Arts & Humanities

‘Rodneypalooza’ Celebrates Architecture Professor’s 50-Year Career

More than 400 former students and friends of professor Rodney Hill gathered at the Ice House on Main in Bryan to celebrate the renowned architect, environmental psychologist and futurist.
By Richard Nira, Texas A&M University College of Architecture April 2, 2019

A heartfelt outpouring of appreciation for legendary Texas A&M architecture professor Rodney Hill from more than 400 of his former students and friends, many of whom credit him with shaping their lives with his inspired teaching and mentorship, filled the Ice House on Main in downtown Bryan March 30, 2019.

The event was hosted by the Friends of Rodney Hill, a group that sought to honor the 50th anniversary of Hill’s start as an Aggie educator.

At a brief program during the event, rodneypalooza, Hill was honored by his former students who conveyed their sincere gratitude.

“For giving us over 50 years of exceptional academic freedom, your gift of creativity, mentoring and encouragement, and your treasured friendship, we are forever grateful,” said Scott Price ’74. “You have given us all an enduring love of learning.”

The program, hosted by Robert Riggs ’71, also featured a presentation by Max Greiner ’74 and a tribute video.

Riggs also announced that Shannon Van Zandt ’93, head of the Department of Landscape Architecture and Urban Planning and another of Hill’s former students, won first place in a tie decorating contest. The competition was a nod to Hill’s habit of wearing a wide variety of colorful neckties. Michael Ufer ’84 earned second place with his design, and Joseph Hutchinson won third place.

Hill, who joined the Texas A&M faculty in 1969, is an award-winning architect, an expert in environmental psychology and a futurist whose lessons prompt students to connect the dots and draw their own conclusions from emerging global conditions, innovations and imagined possibilities.

For many years, students from across campus have scrambled to enroll in Hill’s famous Design Process class, one of Texas A&M’s most popular courses, which is strategically designed to help students discover their own ideas and become comfortable in their own creativity. Many of his former students say they still use the relaxation and visualization exercises Hill introduces in the class to help students cultivate fresh ideas.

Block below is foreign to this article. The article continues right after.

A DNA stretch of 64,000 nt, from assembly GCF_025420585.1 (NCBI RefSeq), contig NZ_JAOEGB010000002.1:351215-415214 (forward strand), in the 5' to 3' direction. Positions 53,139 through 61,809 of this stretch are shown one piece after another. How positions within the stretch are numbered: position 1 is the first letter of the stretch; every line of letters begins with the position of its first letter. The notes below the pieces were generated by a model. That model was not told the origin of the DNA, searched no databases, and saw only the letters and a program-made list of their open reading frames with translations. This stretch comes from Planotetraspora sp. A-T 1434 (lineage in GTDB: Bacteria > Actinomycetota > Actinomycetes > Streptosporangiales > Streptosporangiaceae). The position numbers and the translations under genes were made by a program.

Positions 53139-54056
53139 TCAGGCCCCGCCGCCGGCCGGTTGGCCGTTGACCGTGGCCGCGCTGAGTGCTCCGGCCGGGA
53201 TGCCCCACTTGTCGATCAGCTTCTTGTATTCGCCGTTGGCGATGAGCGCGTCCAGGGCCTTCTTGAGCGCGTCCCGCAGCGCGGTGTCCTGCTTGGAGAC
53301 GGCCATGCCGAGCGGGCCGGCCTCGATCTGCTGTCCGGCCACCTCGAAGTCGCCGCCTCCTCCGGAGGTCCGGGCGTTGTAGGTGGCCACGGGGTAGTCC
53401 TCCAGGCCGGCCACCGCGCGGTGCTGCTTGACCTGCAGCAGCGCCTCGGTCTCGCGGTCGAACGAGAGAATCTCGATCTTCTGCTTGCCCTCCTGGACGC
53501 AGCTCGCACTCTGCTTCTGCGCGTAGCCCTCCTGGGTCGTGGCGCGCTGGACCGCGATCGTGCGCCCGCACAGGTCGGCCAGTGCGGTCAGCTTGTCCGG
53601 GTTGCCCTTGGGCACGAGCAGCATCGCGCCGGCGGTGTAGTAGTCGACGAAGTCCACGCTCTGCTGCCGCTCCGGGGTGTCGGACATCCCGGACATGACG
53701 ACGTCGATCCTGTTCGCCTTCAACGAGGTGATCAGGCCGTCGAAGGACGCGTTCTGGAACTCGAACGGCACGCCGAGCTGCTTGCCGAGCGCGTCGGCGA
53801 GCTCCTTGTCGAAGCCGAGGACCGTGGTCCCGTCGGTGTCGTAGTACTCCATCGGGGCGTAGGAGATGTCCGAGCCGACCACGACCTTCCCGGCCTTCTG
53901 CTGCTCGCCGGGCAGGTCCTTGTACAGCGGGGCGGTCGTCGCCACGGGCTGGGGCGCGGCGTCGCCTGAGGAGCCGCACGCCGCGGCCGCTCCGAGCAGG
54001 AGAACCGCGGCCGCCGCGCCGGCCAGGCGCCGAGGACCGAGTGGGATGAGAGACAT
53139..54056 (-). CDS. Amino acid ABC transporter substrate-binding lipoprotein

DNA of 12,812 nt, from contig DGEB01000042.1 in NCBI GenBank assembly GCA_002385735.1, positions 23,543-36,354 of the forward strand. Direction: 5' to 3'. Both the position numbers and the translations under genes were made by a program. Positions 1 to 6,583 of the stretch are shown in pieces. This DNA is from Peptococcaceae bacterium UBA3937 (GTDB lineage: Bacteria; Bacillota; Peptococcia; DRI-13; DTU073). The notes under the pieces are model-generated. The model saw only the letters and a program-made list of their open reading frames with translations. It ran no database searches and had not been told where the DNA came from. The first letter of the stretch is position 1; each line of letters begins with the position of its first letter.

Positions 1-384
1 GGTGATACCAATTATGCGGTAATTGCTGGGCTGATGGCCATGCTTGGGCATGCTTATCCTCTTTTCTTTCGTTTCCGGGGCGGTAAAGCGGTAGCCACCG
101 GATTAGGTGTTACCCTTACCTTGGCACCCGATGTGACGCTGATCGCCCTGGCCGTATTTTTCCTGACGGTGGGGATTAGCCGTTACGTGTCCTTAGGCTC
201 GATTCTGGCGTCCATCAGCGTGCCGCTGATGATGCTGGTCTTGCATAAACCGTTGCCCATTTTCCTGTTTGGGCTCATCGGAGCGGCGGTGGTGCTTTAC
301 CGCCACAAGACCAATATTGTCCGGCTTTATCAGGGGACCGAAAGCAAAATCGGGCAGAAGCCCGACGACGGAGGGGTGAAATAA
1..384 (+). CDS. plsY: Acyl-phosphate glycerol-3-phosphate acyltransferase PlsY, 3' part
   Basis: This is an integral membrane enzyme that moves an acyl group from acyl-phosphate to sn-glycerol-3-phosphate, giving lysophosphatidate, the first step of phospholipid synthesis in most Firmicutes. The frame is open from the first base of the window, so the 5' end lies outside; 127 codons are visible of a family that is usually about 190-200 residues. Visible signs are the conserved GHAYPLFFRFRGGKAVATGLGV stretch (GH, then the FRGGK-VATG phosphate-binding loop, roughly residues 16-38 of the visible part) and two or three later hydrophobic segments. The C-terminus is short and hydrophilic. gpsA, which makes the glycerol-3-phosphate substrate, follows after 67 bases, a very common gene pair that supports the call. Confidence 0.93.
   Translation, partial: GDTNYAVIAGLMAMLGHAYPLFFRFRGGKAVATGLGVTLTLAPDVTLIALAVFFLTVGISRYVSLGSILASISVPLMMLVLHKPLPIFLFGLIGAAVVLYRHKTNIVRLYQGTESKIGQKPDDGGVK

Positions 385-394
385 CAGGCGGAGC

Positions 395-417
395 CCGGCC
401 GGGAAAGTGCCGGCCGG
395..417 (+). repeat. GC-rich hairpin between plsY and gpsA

Throughout his career, Hill, who was named a member of the prestigious American Institute of Architects’ College of Fellows in 2012, has garnered innumerable awards from state and national organizations, as well as nearly every major teaching honor awarded by Texas A&M.

Hill is also an accomplished artist who designed Texas A&M University at Qatar’s ceremonial mace, the “Obelisk of Knowledge,” a 13-foot tall, 900-pound sculpture he created at the request of the campus’ main benefactors, His Highness Sheikh Hamad Khalifa Al-Thani and Her Highness Sheikha Mozah Bint Nasser Al-Missned.

He also created a large wood sculpture detailing Texas A&M’s history that is on permanent display near the Flag Room in the Memorial Student Center, a bronze Muster sculpture in Academic Plaza, an 8-foot-tall wood and bronze obelisk in the Sterling C. Evans Library and many others.

The event is part of the College of Architecture’s yearlong celebration of its 50th anniversary.

This article by Richard Nira first appeared in ArchOne.

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